Off-road blow to unity
NW tracks drive undermines reconciliation, says TAC leader
THE Tasmanian Aboriginal Centre and conservationists have slammed a request for the Federal Government to approve the reopening of fourwheel-drive tracks in the state’s North-West.
The State Government has asked Federal Environment Minister Josh Frydenberg to assess plans to reopen three controversial tracks in the Arthur-Pieman Conservation Area.
The Hodgman Government last year appealed a Federal Court ruling upholding the closure of the tracks by the previous Labor government.
The court granted the Gov- ernment the option of seeking federal approval under the Environment Protection and Biodiversity Conservation Act.
“We went to the election promising to reverse the Labor-Green lockups to allow recreational off-road vehicles to enjoy the Arthur-Pieman area, and we intend to deliver,” Liberal MHA for Braddon Adam Brooks said.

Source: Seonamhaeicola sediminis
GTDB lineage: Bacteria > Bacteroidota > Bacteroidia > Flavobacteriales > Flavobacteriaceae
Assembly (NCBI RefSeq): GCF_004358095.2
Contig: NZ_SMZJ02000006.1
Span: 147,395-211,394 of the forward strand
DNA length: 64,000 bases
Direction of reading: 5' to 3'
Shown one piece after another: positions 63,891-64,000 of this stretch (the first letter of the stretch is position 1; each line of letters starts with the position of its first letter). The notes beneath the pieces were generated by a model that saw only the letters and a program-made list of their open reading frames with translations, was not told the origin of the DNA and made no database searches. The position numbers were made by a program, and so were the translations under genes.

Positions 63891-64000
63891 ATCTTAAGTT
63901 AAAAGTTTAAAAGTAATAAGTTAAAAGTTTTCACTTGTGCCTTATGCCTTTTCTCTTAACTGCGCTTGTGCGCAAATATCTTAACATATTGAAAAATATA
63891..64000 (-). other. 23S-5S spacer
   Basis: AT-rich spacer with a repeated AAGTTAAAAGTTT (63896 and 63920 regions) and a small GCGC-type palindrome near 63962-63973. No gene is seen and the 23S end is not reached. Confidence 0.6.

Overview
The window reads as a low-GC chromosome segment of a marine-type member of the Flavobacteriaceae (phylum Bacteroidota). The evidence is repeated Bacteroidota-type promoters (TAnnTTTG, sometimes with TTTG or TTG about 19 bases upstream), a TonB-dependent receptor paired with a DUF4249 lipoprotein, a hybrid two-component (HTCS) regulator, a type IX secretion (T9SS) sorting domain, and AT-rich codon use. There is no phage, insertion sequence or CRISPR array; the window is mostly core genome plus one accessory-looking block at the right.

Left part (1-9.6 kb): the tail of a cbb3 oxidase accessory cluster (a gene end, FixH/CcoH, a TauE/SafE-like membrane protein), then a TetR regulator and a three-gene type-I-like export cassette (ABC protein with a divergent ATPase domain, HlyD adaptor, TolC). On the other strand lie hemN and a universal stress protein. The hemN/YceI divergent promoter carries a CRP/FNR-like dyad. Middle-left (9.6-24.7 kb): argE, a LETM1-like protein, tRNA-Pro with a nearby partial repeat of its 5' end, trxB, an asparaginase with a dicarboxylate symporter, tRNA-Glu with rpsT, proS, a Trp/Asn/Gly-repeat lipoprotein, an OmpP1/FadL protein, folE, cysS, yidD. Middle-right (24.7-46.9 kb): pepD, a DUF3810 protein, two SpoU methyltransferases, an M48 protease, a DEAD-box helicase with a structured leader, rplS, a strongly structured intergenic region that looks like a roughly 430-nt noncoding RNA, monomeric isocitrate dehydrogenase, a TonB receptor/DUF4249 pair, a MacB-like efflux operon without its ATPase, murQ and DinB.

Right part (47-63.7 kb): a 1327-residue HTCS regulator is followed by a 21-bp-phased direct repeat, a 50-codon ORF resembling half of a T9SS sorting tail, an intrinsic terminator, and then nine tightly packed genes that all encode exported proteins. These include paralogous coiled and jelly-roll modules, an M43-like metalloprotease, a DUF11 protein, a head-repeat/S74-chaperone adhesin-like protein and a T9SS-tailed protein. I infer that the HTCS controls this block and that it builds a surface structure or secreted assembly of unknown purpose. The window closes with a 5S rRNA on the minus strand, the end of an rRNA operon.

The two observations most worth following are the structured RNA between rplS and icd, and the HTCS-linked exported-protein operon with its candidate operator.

“The reopening of these routes along the spectacular West Coast will deliver one of the truly great off-road experi- ences on offer in Australia and is supported by many in the community.”
TAC head Heather Sculthorpe said her organisation would be making a submission to Mr Frydenberg asking him to keep the tracks closed.
“If he does anything wrong at all, any process or conclusion, then we’ll be back in court straight away,” Ms Sculthorpe said. “We will try in the meantime to educate the politicians and the public about why it’s so important.”
Ms Sculthorpe said last month’s breakthrough launch of a Tasmanian Reconciliation Council had been undermined.
“Premier Hodgman has shown disrespect and contempt rather than his rhetoric of reconciliation,” she said.
Ms Sculthorpe joined former Greens leader Bob Brown to launch the results of a ReachTEL poll that found 46 per cent of Tasmanians oppose the reopening of the tracks to 36 per cent in favour.
“Minister Frydenberg should reject the Hodgman application outright as non-compliant with the Federal Court’s direction or the wishes of the Aboriginal community,” Dr Brown said.
Greens leader Cassy O’Connor said the state had a duty to protect Aboriginal heritage.
“Sites in the Tarkine have been desecrated or destroyed by idiots who made their way into these sacred places in offroad vehicles,” Ms O’Connor said.